How does it work?
The process for exempting a resource from a recommendation is straightforward and explained in our official documentation. Basically, when working with a recommendation, you just have to click the ellipsis menu on the right side and then select create exemption.
From a technical perspective, when you create a resource exemption, the status of the particular assessment (the evaluation of a particular resource against a given recommendation) is changed. The properties of the assessment will contain the status code “NotApplicable”, the cause “Exempt” and a description, as shown in the screenshot below.
At the same time, creating a resource exemption in ASC will create an Azure Policy exemption, a new capability the resource exemption feature in ASC relies on. That said, there are several ways to programmatically work with resource exemptions.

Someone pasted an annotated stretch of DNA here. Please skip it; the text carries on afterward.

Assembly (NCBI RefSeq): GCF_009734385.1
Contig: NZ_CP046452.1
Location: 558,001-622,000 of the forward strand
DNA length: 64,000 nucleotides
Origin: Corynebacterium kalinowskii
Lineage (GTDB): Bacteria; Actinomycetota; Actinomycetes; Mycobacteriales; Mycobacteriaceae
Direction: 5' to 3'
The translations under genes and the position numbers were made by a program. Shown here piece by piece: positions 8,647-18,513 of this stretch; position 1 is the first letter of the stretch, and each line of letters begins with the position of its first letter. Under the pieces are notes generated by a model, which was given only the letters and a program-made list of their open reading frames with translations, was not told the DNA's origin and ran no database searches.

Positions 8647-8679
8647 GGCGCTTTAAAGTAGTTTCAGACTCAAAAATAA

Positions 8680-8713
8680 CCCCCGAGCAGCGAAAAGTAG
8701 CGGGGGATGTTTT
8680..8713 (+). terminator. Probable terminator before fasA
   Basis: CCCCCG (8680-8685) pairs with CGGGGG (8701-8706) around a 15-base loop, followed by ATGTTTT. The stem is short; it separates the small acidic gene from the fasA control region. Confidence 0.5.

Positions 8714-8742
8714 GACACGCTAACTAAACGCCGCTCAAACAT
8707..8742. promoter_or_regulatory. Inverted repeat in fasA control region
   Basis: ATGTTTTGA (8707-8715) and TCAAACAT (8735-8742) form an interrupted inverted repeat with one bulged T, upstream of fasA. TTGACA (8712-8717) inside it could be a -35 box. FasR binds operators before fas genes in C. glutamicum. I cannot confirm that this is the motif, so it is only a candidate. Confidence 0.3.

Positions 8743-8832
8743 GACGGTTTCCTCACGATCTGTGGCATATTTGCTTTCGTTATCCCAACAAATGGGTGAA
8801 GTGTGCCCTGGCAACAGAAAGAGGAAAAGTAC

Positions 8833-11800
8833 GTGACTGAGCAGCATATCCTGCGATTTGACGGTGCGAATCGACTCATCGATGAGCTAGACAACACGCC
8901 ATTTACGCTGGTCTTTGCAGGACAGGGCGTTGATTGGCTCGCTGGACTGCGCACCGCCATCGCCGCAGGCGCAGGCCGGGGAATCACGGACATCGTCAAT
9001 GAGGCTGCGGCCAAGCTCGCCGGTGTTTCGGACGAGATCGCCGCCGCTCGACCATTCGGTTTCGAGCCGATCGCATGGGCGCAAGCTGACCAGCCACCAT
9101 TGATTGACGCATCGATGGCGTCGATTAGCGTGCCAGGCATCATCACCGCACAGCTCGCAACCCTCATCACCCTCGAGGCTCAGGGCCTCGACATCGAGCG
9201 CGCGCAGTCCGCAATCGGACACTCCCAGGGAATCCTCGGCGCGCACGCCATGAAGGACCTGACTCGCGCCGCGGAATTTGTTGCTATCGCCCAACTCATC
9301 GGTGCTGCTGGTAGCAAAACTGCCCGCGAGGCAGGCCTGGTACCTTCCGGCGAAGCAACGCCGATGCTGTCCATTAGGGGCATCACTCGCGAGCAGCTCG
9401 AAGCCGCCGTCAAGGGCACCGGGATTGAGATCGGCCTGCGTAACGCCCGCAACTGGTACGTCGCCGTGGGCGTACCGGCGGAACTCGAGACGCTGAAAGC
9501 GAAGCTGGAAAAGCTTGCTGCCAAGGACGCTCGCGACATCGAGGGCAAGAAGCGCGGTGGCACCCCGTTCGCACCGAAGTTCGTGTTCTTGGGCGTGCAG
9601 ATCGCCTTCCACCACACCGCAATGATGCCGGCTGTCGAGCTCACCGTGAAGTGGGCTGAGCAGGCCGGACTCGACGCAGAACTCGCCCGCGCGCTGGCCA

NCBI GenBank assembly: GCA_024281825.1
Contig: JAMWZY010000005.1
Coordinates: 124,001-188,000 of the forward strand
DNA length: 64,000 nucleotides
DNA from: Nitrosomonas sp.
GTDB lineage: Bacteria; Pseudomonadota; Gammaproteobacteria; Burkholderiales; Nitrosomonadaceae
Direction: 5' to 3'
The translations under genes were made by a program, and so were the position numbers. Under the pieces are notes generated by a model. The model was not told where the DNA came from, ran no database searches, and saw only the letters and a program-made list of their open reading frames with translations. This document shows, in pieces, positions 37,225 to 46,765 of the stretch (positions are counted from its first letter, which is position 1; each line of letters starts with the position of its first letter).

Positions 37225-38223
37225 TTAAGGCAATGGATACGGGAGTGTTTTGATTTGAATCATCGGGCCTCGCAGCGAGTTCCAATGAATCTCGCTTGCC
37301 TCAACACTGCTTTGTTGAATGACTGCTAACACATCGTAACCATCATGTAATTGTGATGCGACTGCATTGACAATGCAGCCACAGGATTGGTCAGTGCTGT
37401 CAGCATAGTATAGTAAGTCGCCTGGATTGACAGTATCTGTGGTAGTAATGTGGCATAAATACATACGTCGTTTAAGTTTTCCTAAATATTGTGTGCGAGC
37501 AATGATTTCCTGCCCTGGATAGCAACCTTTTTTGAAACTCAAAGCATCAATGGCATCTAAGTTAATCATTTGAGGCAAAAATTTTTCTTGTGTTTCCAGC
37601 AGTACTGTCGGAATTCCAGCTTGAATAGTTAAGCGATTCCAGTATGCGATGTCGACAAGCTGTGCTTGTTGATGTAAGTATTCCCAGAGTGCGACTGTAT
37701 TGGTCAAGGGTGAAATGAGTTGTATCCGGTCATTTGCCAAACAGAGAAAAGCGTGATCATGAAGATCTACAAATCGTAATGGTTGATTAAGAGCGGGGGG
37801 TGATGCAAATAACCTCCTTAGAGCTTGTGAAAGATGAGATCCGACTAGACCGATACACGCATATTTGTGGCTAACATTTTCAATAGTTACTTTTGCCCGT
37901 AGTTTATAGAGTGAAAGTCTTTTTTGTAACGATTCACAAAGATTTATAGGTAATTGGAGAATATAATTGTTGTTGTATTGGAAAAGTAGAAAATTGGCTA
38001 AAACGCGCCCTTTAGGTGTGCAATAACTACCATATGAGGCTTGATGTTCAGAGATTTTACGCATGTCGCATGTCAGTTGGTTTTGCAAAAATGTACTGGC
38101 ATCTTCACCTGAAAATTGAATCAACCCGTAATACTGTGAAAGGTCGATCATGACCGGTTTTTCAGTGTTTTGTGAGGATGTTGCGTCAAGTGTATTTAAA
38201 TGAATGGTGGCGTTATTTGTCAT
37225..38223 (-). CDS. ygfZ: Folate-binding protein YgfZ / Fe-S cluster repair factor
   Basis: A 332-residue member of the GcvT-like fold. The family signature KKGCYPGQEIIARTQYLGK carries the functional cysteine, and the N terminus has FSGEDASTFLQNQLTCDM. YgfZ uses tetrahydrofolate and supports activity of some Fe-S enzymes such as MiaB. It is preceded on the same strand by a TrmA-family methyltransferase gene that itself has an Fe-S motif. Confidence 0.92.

Resource exemption and automation
Knowing that an assessment is changed, and a new policy exemption is created every time you create a resource exemption in ASC, you have several ways of programmatically interacting with the resource exemption feature.
Azure Resource Graph
Assessments in Azure Security Center are continuously exported to Azure Resource Graph, giving you a great starting point for automation. ARG is a database that keeps a set of information which is gathered from different resources, giving you a very fast option to query information instead of separately pulling it from our REST APIs. Eli Koreh showed in his article how easy it is to create custom dashboards for ASC powered by ARG. You can find a list of starter query samples for Azure Resource Graph in the documentation.